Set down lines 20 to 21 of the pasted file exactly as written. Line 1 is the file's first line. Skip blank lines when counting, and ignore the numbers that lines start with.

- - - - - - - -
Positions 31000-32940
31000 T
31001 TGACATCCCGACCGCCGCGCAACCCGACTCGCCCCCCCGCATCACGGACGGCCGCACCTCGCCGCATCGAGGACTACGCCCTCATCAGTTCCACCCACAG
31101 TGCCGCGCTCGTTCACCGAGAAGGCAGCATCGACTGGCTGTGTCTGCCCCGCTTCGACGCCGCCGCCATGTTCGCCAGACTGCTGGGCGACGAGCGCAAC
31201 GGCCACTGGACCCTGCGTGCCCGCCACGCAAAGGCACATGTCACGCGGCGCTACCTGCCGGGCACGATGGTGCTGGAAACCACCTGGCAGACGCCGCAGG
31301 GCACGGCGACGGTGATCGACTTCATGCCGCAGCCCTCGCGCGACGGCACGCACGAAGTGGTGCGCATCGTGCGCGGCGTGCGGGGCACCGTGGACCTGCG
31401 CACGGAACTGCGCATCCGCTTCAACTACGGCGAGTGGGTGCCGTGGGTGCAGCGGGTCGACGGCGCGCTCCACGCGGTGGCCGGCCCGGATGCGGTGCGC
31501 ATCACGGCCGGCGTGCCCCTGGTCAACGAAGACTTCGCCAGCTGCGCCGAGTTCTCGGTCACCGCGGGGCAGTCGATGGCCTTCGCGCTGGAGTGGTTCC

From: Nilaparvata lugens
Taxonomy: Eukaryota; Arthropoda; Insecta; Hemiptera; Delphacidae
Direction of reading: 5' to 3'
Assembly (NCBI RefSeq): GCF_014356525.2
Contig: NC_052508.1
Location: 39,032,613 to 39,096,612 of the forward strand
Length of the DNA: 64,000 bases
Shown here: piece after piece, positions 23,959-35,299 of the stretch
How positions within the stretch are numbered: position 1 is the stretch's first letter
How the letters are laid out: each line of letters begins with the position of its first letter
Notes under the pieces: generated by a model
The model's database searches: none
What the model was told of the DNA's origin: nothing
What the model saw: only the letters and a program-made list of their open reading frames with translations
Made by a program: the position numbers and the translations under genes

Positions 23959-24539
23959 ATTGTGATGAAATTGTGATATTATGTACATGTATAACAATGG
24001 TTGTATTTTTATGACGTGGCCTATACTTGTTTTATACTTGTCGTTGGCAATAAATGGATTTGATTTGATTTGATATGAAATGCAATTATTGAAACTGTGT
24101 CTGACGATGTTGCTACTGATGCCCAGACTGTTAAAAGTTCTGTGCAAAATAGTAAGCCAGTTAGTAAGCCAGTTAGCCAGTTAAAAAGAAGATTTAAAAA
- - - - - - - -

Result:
The model's database searches: none
What the model was told of the DNA's origin: nothing